Xarelto®: A Year in Review
In November, 2015, the U.S. District Court for the Eastern District of Louisiana announced that the first of the Xarelto® bellwether trials, stemming from the Xarelto® multidistrict litigation, would begin in February, 2017. Since that announcement, there have been many updates in the ongoing legal battle against Xarelto® manufacturer Bayer AG and distributer Janssen Pharmaceuticals.
In July of 2011, Bayer AG in conjunction with Janssen Pharmaceuticals, began marketing Xarelto® —a prescription blood thinner used to prevent blood clots. Xarelto® was initially approved by the FDA for prevention of deep vein thrombosis following knee and hip surgeries, and was later approved for the prevention of stroke in patients with atrial fibrillation and prophylactic prevention of reoccurring clots. Both Bayer and Janssen have marketed the medication as a safer and more convenient alternative to previous industry standard Warfarin.
While Xarelto® provides patients with a convenient, once-a-day option for preventing blood clots, it also poses great risks. There is also no antidote for Xarelto®, therefore, internal bleeding in patients taking the drug cannot be controlled. Adverse events associated with the consumption of Xarelto® have involved bleeding in the form of brain hemorrhaging, rectal bleeding, intestinal bleeding, and death caused by the former.
Ongoing Legal Battles
These adverse events have been the basis for more than 9,000 lawsuits filed against both Bayer and Jansen Pharmaceuticals. Patients’ claims allege that the companies were negligent in providing accurate information about the serious side effects of the drug, and in marketing of the drug. Families of deceased patients maintain that Janssen Pharmaceuticals and Bayer should have been more vigilant in testing Xarelto® and that the companies should be held accountable for introducing a dangerous drug to the market.
In February, BMJ, a medical journal based in the United Kingdom, published a report detailing the use of a faulty device in the Xarelto® clinical trials. The Alere international normalized ratio (INR) monitoring device was used to measure blood clotting in patients taking warfarin during the ROCKET-AF clinical trials. The report revealed that the device was recalled 3 years after the trials due to a defect that dated back to 2002 —nine years before the ROCKET-AF Xarelto® trials were published.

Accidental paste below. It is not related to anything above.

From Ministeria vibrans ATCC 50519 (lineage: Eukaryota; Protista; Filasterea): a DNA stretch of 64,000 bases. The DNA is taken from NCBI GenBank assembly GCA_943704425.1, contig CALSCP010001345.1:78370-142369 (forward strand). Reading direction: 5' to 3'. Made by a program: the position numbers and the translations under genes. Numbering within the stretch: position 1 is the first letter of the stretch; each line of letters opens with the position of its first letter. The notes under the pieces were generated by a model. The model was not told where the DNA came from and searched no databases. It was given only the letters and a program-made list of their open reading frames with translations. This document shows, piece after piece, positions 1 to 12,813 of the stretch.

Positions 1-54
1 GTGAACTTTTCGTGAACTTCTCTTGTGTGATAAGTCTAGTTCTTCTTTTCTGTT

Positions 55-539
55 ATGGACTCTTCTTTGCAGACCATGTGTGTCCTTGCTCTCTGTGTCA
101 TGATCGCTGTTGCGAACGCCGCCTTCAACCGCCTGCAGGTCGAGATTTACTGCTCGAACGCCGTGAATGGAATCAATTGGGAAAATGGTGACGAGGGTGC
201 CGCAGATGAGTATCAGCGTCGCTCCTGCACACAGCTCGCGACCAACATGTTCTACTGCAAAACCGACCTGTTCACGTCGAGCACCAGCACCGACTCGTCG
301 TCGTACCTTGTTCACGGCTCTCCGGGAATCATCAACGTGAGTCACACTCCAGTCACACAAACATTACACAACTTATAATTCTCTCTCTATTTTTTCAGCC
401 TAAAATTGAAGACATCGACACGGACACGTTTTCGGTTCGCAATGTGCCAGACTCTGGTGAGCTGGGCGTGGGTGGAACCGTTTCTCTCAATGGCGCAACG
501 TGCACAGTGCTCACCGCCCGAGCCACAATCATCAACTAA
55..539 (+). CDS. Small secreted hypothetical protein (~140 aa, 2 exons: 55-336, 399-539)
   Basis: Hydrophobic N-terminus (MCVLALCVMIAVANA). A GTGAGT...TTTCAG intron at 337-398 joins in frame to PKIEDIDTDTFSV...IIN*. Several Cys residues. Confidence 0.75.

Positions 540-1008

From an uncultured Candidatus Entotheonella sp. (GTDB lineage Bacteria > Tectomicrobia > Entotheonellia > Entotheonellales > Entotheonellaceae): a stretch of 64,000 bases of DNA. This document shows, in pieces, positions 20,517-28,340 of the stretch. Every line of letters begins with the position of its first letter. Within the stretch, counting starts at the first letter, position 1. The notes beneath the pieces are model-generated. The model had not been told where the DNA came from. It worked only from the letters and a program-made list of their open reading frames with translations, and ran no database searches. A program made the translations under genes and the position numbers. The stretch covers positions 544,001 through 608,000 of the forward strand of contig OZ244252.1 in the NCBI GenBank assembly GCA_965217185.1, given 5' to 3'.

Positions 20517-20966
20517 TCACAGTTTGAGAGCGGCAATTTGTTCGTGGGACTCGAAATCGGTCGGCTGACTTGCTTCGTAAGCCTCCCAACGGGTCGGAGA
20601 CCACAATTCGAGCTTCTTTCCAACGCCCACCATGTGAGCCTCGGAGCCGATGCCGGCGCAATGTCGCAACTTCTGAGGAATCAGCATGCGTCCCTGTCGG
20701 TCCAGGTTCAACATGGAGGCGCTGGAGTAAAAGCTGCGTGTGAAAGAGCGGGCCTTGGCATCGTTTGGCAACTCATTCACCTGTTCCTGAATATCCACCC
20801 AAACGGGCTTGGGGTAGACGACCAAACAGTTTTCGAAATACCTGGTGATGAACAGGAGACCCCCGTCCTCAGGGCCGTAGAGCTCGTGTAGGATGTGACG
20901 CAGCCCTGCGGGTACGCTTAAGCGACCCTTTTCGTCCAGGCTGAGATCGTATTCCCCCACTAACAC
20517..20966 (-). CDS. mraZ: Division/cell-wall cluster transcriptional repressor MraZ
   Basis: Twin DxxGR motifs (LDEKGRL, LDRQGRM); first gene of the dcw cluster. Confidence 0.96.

The BMJ report asserted that the defect could have made Xarelto® appear safer to doctors and patients than warfarin in terms of the risk of bleeding. Considering this information, critics of the medication called for an independent investigation to be conducted.
August 2016: Bellwether Trials Selected
In August, four bellwether cases were selected to move to trial in 2017—two will be tried in Louisiana, one in Texas and one in Mississippi. Bellwether trials are used as a method of measuring complex court cases in an attempt to expedite future proceedings. These trials allow both plaintiff’s and defense attorneys to present evidence before a jury so that they may observe reactions and alter their approach in subsequent cases.
December 2016: Philadelphia Mass Tort Establishes Bellwether Process
The mass tort in Philadelphia was initially consolidated to ensure consistent and efficient resolution for the 75 Xarelto® cases that were originally filed. Now, the mass tort contains over 1,000 lawsuits against Bayer and Janssen Pharmaceuticals. The court recently indicated that it will instill a process, similar to the bellwether selection methods used in the U.S. District Court for the Eastern District of Louisiana, to select the cases that are representative of the majority of lawsuits as a whole. The selected cases will then be heard by the court, and used to gauge future proceedings.
This decision is a departure from standard procedure for mass torts in Pennsylvania, which are typically heard on a first-to-file basis.
Plaintiffs and their attorneys have long anticipated the commencement of the Xarelto® bellwether trials, as the evidence and insights gained from these trials can guide future litigation. However, new cases continue to be filed by patients and their families who have suffered because of Bayer and Janssen’s negligent practices.